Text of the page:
Catholic hospitals welcome transgender patients—and stand firm in their religious convictions
Today, one of every seven Americans in need of hospital care will receive it in a Catholic facility—a total of nearly 115 million visits to Catholic hospitals each year. They do so knowing they will receive excellent medical care and be treated with dignity, respect and welcome.
As Pope Francis has said, “Every health care facility, especially those of Christian inspiration, should be a place where care for the person is practiced and where it can be said: ‘Here you do not see only doctors and patients, but people who welcome and help each other; here you can experience the therapy of human dignity.’”
That is true for all people who come to us, no matter their age, sex, racial or ethnic background, or religion. It is also true for people who identify as transgender. They will receive the same treatment as any other patient. Catholic hospitals do not discriminate against anyone and to do so would be offensive to the embracing and expansive healing ministry of Jesus Christ. However, if health care facilities are to be places where the twin pillars of faith and science stand together, then these facilities and their workers must not be coerced by the government to violate their consciences.
They will receive the same treatment as any other patient. Catholic hospitals do not discriminate against anyone.
The U.S. Department of Health and Human Services has proposed new rules implementing Section 1557, the nondiscrimination provision of the Affordable Care Act. It rightly prohibits discrimination on the basis of sex in health care. We wholeheartedly support all efforts to ensure that everyone, without exception, receives the best health care that is their due.
However, under this new proposed rule, it would be considered discrimination for a health care facility or worker to object to performing gender transition procedures, regardless of whether that objection is a matter of sincerely held religious belief or clinical judgment. This is government coercion that intrudes on the religious freedom of faith-based health care facilities. Such a mandate threatens the conscience rights of all health care providers and workers who have discerned that participating in, or facilitating, gender transition procedures is contrary to their own beliefs.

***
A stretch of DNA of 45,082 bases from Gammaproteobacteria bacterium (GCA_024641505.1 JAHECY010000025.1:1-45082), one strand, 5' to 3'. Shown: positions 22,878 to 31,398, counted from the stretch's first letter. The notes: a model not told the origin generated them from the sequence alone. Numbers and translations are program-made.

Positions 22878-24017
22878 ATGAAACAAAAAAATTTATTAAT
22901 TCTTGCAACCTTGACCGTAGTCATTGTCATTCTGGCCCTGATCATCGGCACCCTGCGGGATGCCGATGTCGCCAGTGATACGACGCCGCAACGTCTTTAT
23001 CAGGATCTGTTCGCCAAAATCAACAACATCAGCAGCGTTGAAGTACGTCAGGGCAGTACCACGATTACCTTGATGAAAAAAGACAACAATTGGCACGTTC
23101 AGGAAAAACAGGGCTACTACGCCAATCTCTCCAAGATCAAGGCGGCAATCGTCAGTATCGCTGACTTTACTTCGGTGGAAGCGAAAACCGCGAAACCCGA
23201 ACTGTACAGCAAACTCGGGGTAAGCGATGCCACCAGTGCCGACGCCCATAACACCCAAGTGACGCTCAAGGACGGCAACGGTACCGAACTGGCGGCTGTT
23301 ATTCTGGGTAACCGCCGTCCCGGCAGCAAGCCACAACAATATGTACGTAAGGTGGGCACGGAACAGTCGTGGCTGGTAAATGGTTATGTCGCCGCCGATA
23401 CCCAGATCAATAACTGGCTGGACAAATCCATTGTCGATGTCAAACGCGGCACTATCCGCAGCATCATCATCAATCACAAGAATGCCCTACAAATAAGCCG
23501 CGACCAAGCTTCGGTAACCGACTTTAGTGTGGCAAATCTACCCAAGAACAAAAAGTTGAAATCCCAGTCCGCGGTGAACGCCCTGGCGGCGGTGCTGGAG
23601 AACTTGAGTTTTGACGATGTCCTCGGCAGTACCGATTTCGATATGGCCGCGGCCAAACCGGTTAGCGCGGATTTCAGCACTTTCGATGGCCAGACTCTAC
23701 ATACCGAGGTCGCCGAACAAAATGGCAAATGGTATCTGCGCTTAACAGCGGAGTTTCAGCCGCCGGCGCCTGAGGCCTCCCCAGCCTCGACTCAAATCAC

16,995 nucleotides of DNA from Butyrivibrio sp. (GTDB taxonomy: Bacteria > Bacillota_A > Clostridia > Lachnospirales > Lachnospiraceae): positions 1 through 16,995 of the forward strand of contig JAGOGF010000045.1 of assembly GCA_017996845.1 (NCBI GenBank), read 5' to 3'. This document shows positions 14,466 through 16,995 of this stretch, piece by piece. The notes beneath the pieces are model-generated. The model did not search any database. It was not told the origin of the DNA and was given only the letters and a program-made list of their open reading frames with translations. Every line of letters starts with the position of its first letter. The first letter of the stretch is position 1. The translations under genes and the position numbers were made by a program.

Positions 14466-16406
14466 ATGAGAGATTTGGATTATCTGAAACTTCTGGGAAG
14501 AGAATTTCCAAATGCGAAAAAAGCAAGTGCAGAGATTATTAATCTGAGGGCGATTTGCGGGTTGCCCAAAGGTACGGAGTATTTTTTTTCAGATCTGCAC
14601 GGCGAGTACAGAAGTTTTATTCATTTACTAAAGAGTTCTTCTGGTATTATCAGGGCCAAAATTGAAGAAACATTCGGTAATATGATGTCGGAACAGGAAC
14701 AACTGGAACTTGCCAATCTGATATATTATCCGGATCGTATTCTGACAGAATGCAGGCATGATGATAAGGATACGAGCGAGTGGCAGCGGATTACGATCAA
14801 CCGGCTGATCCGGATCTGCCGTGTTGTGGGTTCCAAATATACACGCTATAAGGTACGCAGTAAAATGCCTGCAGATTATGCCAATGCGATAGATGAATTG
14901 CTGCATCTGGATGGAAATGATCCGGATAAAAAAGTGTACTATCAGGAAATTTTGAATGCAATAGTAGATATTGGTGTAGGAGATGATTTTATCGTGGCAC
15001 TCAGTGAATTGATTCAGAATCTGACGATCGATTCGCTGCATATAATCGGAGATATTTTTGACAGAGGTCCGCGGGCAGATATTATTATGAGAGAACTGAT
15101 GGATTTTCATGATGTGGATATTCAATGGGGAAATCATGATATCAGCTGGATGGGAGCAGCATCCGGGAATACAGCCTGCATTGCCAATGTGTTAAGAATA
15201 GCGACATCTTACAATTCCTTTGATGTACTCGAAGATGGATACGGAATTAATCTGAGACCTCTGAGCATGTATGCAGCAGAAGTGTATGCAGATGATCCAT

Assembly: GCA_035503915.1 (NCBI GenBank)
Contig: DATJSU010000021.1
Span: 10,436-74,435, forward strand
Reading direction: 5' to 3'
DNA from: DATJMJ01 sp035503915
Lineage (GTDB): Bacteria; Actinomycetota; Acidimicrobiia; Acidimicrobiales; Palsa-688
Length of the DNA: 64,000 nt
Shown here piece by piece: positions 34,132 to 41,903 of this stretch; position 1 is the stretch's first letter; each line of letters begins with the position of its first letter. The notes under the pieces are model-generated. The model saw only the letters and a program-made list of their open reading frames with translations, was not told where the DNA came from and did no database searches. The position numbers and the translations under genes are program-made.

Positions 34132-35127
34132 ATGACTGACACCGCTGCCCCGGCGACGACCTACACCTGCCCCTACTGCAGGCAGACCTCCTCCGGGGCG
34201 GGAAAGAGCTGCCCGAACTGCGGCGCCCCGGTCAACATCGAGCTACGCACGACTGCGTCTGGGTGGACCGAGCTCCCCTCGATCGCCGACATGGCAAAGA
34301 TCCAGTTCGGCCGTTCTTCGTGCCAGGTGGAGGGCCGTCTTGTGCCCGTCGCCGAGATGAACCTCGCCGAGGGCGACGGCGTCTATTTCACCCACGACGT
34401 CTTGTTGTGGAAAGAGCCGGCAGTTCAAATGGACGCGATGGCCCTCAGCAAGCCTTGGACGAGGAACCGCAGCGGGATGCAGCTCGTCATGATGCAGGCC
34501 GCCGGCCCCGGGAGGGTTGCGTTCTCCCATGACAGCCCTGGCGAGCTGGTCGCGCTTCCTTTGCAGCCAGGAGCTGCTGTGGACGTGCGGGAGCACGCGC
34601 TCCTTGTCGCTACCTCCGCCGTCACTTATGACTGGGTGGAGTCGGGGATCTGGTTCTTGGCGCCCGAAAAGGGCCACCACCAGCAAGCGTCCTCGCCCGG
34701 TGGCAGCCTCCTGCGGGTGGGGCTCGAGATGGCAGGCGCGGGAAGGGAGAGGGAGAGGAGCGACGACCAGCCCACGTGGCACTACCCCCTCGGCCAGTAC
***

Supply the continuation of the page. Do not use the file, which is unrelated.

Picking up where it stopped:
People of many faiths, or of no faith yet with deep personal convictions, may find these procedures profoundly troubling, and their constitutional rights deserve to be respected. In a society that protects the free exercise of religion, religious health care providers cannot be expected to violate the teachings of their religion as a condition of continuing their care, and religious health care workers cannot be expected to violate their consciences as a condition of employment.
Does objecting to performing gender transition procedures—but welcoming patients who identify as transgender—constitute discrimination? Of course not.
Does objecting to performing gender transition procedures—but welcoming patients who identify as transgender—constitute discrimination? Of course not. The focus of such an objection is completely on the procedure, not the patient. Prohibiting the removal of a healthy, functioning organ is not discrimination, provided that the same determination would be made for anyone of any sex or gender, which is true at Catholic hospitals.
The proposed regulation does not codify the rights of faith-based providers to decline procedures based on conscience, as other federal laws do. Rather, it holds that H.H.S. reserves the right to decide whether, despite those existing conscience protections, it can force faith-based providers to violate their beliefs. Considering that the government is currently fighting court rulings that held that it violated religious freedom laws the last time it tried to impose a mandate like this, it is reasonable to lack confidence in the department’s commitment to construing these laws to provide appropriately robust conscience protections.
We support H.H.S.’s efforts to ensure all people receive high-quality health care. The church has supported universal health care as a basic human right for more than a century. We have long proposed moral principles for discerning health care policy: It should respect the life and dignity of every person, be accessible to all, honor conscience rights, be truly affordable, and be comprehensive and of high quality.
By the same token, Catholic hospitals and health care workers should not be punished because of their religious convictions or clinical judgments. We urge H.H.S. to reconsider its misguided mandate.
The promise of the Catholic hospital reflects the promise of the Catholic faith. It is a place for healing. It is an institution that has grown out of Christian fidelity to Jesus Christ, who healed the sick and cared for the poor. We are motivated by our faith in the God who makes all things new.
In Christ, God became flesh, suffered, died and rose from the dead. Jesus shows us what it is to be human and how to truly care for others. This vision of sacrificial love and service is our only mandate.